- US markets fell on Thursday after cautious comments from the Central Bank and increasing risk of a second wave.
- Australia markets also fell, but not as much as the US markets.
- COVID-19 cases in Australia have been largely muted over the past few months, as collective efforts of the Government and citizens have flourished favourable outcomes.
ASX, this morning, followed the overseas markets as US markets tumbled overnight. The S&P 500 fell 5.89% to 3002.10 while Dow Jones Industrial Average was down 6.9% to 25,128.17, on 11 June 2020.
On Wednesday, in the US, the Fed Reserve wrapped up its two-day monetary policy meeting, quantifying the level of potential economic damage.
Risk-off sentiments gathered pace and flight to safe haven assets was noticeable. However, the US jobless claims have continued to fall, coming down to 1.54 million in the week ended 6 June compared to the highest of 6.8 million claims in the week ended 28 March.
Many investors are varied from the market recovery as we have seen in markets since hitting extreme lows in March in one of the quickest successions. They noted that we are in a bear market rally, which seems appropriate as bear markets do exhibit volatility.
At the end of the day, markets like to embrace fundamentals of businesses, which – to a large extent – appears bleak as we are in the midst of a recession that many are saying is worse than the Great Depression of 1930s.
Since COVID-19 has accelerated the pace of themes that were supposed to play over the decade, concerns around global economy are increasing. Moreover, countries are also willing to revisit the issues in supply chains, globalisation and trade.
Although global trade was on a mute largely over the last decade, interdependency between nations for the factors of production is still extremely on higher side. As policymakers look to move supply chains out of the widely favoured places, actions will likely result in numerous second-order or third-order consequences.
Second-order and third-order consequences sometimes result adversely to the expectations. For instance – the celebrated Chinese leader, Mao Zedong once ordered to kill all sparrows in China as they were destroying crops and agricultural produce.
China suffered the worst famine in the following years, and millions of Chinese people died. The campaign was so powerful that birds were scared to land on ground and kept flying only to die because of exhaustion.
The irony was that birds are predators of insects, locusts, etc., which increased in numbers massively as their predator was off the hook. This resulted in massive crop damage, causing scarcity of agricultural produce, thereby leading to a great famine.
An intriguing part of the history tells us a number of consequences could be inflicted by preceded actions. Therefore, it is highly favourable to consider long term as well as short term implications of our actions.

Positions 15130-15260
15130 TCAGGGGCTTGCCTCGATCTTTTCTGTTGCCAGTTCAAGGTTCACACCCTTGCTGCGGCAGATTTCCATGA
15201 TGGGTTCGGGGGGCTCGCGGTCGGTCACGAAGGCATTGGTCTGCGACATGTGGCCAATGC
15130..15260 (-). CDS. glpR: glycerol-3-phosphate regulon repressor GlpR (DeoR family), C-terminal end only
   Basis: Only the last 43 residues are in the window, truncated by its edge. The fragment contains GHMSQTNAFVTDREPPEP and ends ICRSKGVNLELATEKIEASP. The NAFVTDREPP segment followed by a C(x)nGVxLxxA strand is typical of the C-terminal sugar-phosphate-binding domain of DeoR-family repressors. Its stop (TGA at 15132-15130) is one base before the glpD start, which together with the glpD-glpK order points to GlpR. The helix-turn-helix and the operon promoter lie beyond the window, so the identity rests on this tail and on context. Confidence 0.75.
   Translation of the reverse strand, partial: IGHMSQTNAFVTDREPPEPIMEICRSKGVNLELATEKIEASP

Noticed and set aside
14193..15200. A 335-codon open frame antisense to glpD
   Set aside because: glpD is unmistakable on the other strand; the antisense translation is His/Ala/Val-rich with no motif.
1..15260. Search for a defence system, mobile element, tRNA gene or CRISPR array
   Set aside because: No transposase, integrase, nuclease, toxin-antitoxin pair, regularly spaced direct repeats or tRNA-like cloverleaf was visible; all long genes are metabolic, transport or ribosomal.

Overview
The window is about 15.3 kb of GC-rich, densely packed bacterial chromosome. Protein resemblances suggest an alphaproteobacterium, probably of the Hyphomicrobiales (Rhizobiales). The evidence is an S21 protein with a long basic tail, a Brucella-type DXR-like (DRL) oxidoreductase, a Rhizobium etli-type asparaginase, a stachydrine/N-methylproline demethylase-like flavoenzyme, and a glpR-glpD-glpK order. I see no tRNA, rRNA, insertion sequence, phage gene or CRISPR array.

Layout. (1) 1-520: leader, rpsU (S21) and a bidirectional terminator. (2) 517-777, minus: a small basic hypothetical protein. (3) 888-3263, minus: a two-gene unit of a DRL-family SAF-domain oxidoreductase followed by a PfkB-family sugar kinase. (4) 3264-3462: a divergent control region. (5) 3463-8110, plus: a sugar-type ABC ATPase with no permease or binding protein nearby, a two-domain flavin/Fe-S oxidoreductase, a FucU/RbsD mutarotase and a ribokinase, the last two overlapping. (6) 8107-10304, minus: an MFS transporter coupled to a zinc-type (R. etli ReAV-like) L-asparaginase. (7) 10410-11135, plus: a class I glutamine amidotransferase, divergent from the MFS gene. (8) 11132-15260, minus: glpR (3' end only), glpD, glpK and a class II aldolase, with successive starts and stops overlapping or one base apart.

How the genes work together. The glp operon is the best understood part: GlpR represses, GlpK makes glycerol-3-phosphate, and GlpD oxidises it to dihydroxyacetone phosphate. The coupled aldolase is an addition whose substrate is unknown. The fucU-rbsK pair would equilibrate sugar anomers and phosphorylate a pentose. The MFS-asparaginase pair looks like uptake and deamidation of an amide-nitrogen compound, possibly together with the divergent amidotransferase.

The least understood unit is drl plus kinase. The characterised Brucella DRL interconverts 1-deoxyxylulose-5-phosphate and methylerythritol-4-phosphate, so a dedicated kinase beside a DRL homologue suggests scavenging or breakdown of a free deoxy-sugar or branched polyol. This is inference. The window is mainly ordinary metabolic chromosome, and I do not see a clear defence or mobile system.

Central banks have pumped in large liquidity into markets through buying bonds, mortgage backed securities, corporate bonds, etc. In layman terms, monetary policymakers are engaged in controlling risk-free rates that form a basis in determining the value of other asset classes.
In one way or another, the notion has been the same since the Great Financial Crisis, central banks have been buying asset classes when there is a dislocation in markets, thereby popping up prices of the asset classes.
Major banks are trading close to their book value, except for CBA
Australian big four banks have faced massive selloffs such that three of the four banks have traded close or below to their respective book values over the past few months.
Australia has controlled the spread of infections relatively better than most of the countries, prompting policymakers to resume the economic activity in the country. Since the economic picture could be better than what has been expected previously, large-scale provisions incurred by the banks could be redundant to some extent.
Technology sector is always susceptible to sell-offs
Generally, technology sector trades at an expensive range, considering the widely used valuation fundamentals, and is always susceptible to value erosion when it comes to widespread sell-off in the markets. Investors often try to offload businesses that are still unproven and yet to report profits. But some technology companies have seen tailwinds, as a result of COVID-19.
Why is ASX relatively better placed than the US sell-off today?
First of all, the benchmark indices in Australia are still well below the all-time highs recorded earlier this year, and there has not been a sharp recovery in markets unlike the US. Australia has also been successful in containing the spread of the virus.
Fiscal position of Australia is better than most of the countries. And, economic recovery may well be on the way since the country is embracing softer restrictions. But the debatable question in Australia has been the impact on economy when Government halts its policy packages like JobKeeper and JobSeeker, among other measures.
In the US, recent large-scale protests and mass gatherings have cast doubts on the spread of coronavirus. A virus like COVID-19 could be transmitted rapidly when such type of large-scale gatherings with close contacts have taken place.
Moreover, it may be the case that the US markets are pricing the possibility of a second wave of COVID-19 infections, which could be counter-productive at a time when the country is easing restrictions and conditions are stabilising.
On 12 June 2020, S&P/ASX 200 settled at 5,847.8, down by 1.89% from the previous close, showing a recovery from the large fall recorded at the beginning of trading session.
There is no investor left unperturbed with the ongoing trade conflicts between US-China and the devastating bushfire in Australia.
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